You’ve heard us talk about Music Therapy many times in our Valley Recovery Center blogs. The truth is, whether its soothing classical sounds or “get on your feet and dance” jams, music heals and is a fantastic recovery tool. Artists within that industry have also become beacons of sobriety, publicly standing down their demons and beating the trappings of drug and alcohol. Well now, PBS plans to echo that statement by broadcasting the Concert To Face Addiction on October 20.
First a little backstory on the musicians involved and how their individual stories tie to the cause.
Steven Tyler is world-renowned for his work as the lead singer of Aerosmith. He’s also an inspirational recovery advocate, who has influenced millions with his lyrics. Songs like “Amazing” clearly spell out the beauty of recovery and how letting go of addiction can help you “see the light.” Steven has participated in countless sobriety charities, filmed PSA’s and beaten heroin multiple times. That’s right, Tyler has been battling drug issues since the 1970’s and publicly relapsed more than once. BUT…that did not stop him from moving forward and continuing his journey. If anyone deserves to be a headliner at this Concert, it’s him.
Headliner number two is legendary guitarist Joe Walsh. Since the 1970’s, his music has inspired millions; both as a solo artist and as a virtuoso member of the Eagles. Joe too has publicly battled addiction and written inspirational songs that illustrate his journey. Though not quite as famous as “Amazing,” his “One Day At A Time” track is hauntingly beautiful and truly documents the recovery experience. He’s also got fantastic guitar chops and promises to bring a tough, hard rocking edge to lineup.
As far as recovery advocacy goes, Joe has also been incredibly vocal and supportive. “One Day” is a song that continues to be in his set list and, when giving interviews, he openly discusses changes that need to be made.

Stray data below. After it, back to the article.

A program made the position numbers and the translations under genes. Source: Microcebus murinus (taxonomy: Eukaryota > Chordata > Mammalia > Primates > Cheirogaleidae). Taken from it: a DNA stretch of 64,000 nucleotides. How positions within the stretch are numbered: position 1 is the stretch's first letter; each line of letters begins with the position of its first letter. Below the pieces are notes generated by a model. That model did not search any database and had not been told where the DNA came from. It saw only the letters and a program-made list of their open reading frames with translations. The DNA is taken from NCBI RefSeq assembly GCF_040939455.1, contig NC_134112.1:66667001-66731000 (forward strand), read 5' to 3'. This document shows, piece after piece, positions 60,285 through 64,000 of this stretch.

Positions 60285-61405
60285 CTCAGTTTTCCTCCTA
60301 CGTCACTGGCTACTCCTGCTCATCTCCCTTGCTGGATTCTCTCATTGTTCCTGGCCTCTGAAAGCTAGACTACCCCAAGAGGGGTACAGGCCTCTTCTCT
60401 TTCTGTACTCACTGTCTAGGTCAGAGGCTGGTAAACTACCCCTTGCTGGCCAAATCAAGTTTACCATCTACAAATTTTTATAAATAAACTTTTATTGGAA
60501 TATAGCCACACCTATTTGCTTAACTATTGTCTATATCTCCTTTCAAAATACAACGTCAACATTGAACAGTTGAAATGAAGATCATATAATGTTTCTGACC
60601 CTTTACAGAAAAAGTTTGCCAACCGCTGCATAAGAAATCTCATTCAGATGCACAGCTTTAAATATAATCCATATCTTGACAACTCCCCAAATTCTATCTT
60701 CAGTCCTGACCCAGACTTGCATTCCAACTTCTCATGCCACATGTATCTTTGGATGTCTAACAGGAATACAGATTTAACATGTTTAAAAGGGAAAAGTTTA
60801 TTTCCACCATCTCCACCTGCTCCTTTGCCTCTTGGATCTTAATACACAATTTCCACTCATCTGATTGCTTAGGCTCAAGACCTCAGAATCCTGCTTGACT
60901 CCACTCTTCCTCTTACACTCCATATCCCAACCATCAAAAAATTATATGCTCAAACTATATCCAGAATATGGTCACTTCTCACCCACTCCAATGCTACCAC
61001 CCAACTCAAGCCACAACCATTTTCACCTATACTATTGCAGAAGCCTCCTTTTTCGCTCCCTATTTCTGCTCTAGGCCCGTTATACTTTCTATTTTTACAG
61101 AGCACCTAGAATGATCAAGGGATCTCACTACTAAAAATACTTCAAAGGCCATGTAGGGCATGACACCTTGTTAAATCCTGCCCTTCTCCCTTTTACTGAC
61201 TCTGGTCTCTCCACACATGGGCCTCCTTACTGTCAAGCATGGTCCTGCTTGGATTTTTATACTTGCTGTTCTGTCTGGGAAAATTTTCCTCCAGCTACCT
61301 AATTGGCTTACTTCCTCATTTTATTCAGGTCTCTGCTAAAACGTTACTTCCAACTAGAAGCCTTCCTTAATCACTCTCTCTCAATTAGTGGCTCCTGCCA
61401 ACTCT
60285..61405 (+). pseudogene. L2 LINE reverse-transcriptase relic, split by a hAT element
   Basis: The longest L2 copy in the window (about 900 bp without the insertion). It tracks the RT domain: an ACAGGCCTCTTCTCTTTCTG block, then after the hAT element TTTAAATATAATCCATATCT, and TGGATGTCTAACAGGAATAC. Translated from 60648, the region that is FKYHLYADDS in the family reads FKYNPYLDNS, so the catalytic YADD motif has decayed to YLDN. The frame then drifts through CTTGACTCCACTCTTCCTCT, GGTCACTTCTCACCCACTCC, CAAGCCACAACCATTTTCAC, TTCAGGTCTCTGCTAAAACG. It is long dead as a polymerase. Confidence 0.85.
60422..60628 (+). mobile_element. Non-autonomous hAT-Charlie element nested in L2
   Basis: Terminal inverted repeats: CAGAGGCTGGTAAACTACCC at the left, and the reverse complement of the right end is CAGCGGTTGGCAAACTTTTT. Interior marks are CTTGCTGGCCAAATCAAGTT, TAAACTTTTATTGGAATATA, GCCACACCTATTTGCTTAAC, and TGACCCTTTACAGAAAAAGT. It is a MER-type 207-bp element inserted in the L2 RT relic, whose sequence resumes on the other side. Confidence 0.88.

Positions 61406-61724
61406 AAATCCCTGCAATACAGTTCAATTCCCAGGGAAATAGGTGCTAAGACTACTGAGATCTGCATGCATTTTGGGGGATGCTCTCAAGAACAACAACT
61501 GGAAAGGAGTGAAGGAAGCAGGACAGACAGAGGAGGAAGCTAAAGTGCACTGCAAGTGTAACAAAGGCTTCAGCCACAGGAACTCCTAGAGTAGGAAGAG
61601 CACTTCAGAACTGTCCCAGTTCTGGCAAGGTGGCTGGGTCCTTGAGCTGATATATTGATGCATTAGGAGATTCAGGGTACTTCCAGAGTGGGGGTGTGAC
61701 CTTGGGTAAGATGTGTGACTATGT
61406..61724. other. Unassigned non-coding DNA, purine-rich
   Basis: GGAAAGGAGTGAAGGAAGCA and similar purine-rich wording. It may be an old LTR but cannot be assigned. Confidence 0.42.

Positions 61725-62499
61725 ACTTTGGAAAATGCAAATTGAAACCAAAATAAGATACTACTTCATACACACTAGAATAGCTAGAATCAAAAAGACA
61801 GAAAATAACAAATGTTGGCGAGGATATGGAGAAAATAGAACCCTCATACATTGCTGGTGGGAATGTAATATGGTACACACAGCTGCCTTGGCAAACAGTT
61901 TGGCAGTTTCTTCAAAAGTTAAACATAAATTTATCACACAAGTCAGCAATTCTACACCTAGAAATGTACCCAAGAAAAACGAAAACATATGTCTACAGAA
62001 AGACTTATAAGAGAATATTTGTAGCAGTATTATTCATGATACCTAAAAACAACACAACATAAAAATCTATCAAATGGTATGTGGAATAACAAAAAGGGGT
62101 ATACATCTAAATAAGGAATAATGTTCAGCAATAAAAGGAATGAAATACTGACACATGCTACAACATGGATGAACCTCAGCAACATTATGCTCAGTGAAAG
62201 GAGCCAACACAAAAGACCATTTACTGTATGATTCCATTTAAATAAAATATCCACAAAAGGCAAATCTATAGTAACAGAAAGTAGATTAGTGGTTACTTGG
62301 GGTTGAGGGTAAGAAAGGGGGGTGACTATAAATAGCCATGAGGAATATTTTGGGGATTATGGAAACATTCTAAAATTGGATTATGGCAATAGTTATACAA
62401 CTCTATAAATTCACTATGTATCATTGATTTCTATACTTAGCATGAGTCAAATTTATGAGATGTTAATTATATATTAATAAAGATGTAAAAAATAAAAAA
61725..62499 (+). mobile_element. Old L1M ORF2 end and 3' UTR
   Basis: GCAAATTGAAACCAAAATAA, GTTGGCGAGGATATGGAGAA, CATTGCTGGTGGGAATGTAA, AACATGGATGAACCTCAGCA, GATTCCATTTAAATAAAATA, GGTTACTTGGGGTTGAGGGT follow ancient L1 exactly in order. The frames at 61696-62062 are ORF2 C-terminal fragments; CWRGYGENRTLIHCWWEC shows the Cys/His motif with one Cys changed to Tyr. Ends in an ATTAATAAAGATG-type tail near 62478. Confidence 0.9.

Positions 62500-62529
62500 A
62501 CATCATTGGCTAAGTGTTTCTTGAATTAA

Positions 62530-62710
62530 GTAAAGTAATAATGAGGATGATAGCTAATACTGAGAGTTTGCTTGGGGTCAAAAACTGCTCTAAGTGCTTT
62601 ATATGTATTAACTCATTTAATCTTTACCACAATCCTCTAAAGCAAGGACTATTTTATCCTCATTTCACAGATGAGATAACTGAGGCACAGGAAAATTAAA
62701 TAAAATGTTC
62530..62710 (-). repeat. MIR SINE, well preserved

“You know at this point, I think there are more recovered people than there have ever been, regardless of what their problem was,” he previously told SoundSpike.com. “But the sad thing is, about seven times as many people died before getting sober. That’s how bad addiction is. Addiction is a very human condition, and it’s ruining lives and families. It’s rampant and ruining this country and it’s time to say that out loud, to be heard, and to begin the painful process to get the government and the insurance companies and our whole society to recognize it as a medical condition.”
The concert’s other big headliner, songstress Sheryl Crow has earned nine Grammy Awards and sold over 50 million albums. She also was a self-admitted alcoholic during the early 1990’s. Right at the peak of her fame, Sheryl drank before every show; partially to get over her nervousness. She has gone on to praise the power of sobriety and recovery programs that still help her to this day. When discussing her issue back in 2008, she said, “I did a lot of drinking early on because it helped me cope with what was happening. But I couldn’t deal with it. I’m small and skinny and just a couple of shots would get me drunk. A couple more and I’d be all over the place. I had to knock it on the head. Now the greatest buzz is performing sober.”
Beyond those amazing talents, the Concert To Face Addiction will also feature The Fray, Jason Isbell and Jonathan Butler. As we mentioned before, it’s set to air on PBS October 20 in Los Angeles. You can click here, for the fill list of showtimes and station names. Make sure to tune in!